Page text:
Our ability to address memory disorders in humans is impeded by the complexity of mammalian memory circuits and our limited understanding of the basic processes underlying memory storage. Many behaviors and molecular processes of the relatively simple Drosophila memory circuit are conserved in mammals, providing a powerful model for investigating memory consolidation. Elucidating the mechanisms underlying memory consolidation in this animal will therefore be useful for gaining insights that can be applied to te more complex neuroanatomy and conserved cell types of mammalian memory circuits. The mushroom bodies (MBs) in the Drosophila brain are important structures for learning and memory that integrate sensory experiences to regulate behavior much like the mammalian hippocampus. Behavioral studies have suggested that the MBs are modulated by a set of cells known as the dorsal paired medial (DPM) neurons, and these neurons have been shown to be necessary for memory consolidation. The explicit functional connectivity between these two groups of cells is still unknown, however, and the cellular mechanisms underlying the DPM neurons'involvement in memory consolidation have not been characterized. The goal of this proposal is to investigate the functional connection between the DPM neurons and the MBs in order to expand our understanding of the cellular interactions responsible for memory consolidation in Drosophila. The primary obstacle to studying this behavioral circuit is that the DPM neurons are fragile and deeply situated in the brain, and are therefore difficult to access using electrophysiology. This proposal utilizes recent innovations in Drosophila genetics to observe the interactions between the DPM neurons and MBs using live fluorescence imaging. Observing the behavior of this memory circuit using pharmacology ex vivo and after a learning paradigm in vivo will contribute to our understanding of the circuit- and cellular-level strategies that animals use to modulate memory consolidation.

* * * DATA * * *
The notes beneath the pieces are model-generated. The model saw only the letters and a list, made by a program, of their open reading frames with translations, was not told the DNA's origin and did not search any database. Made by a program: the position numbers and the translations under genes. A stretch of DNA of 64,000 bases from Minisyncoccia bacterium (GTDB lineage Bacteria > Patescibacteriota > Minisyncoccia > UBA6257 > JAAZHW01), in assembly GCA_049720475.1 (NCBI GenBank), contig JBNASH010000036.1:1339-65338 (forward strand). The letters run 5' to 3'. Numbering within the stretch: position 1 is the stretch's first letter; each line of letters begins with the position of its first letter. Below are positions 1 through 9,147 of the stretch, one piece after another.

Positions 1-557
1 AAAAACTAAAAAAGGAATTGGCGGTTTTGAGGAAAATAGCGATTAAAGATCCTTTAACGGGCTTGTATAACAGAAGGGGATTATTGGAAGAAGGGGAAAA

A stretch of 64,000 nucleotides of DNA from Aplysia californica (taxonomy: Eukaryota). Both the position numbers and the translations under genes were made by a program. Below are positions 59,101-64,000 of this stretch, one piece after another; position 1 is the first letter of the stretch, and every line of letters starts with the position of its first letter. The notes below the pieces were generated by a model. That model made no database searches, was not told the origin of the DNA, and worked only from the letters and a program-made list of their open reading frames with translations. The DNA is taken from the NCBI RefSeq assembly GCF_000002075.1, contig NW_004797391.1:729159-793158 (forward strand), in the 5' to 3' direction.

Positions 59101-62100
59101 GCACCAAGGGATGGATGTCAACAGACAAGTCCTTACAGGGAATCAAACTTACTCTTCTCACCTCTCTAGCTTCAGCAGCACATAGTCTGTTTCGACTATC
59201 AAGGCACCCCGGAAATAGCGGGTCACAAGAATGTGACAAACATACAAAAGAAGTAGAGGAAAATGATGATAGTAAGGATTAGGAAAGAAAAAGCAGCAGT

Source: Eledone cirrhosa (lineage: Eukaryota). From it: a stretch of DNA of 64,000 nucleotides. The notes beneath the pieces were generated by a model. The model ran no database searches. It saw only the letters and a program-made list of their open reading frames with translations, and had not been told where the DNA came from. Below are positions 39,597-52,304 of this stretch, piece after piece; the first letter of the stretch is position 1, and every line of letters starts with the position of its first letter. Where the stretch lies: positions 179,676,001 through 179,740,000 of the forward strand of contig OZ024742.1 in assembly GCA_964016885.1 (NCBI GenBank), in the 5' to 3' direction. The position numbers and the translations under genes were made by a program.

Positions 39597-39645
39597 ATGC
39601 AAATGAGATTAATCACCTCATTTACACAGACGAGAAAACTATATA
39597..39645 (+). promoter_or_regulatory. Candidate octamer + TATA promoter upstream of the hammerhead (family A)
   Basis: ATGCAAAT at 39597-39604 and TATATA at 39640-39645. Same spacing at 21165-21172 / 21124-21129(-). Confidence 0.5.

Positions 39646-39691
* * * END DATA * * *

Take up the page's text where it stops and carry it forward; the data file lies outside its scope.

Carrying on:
Public Health Relevance

Before preventative and curative measures can be developed to address memory impairments that occur as a consequence of disease or trauma in humans, it is necessary to determine how memory is stored in the brain. Many behaviors and molecular processes in the relatively simple Drosophila memory circuit are comparable to those in mammals, providing researchers with a powerful model for investigating memory mechanisms. Understanding the strategies the brain uses to consolidate memory and recognizing how the system can fail is of urgent importance from a public health standpoint, and this system will provide important insights into these processes.

Agency
National Institute of Health (NIH)
Type
Predoctoral Individual National Research Service Award (F31)
Project #
5F31NS086764-02
Application #
8737745
Study Section
Special Emphasis Panel (ZRG1)
Program Officer
Babcock, Debra J
Project Start
Project End
Budget Start
Budget End
Support Year
2
Fiscal Year
2014
Total Cost
Indirect Cost
Name
Brandeis University
Department
Biology
Type
Schools of Arts and Sciences
DUNS #
City
Waltham
State
MA
Country
United States
Zip Code
02453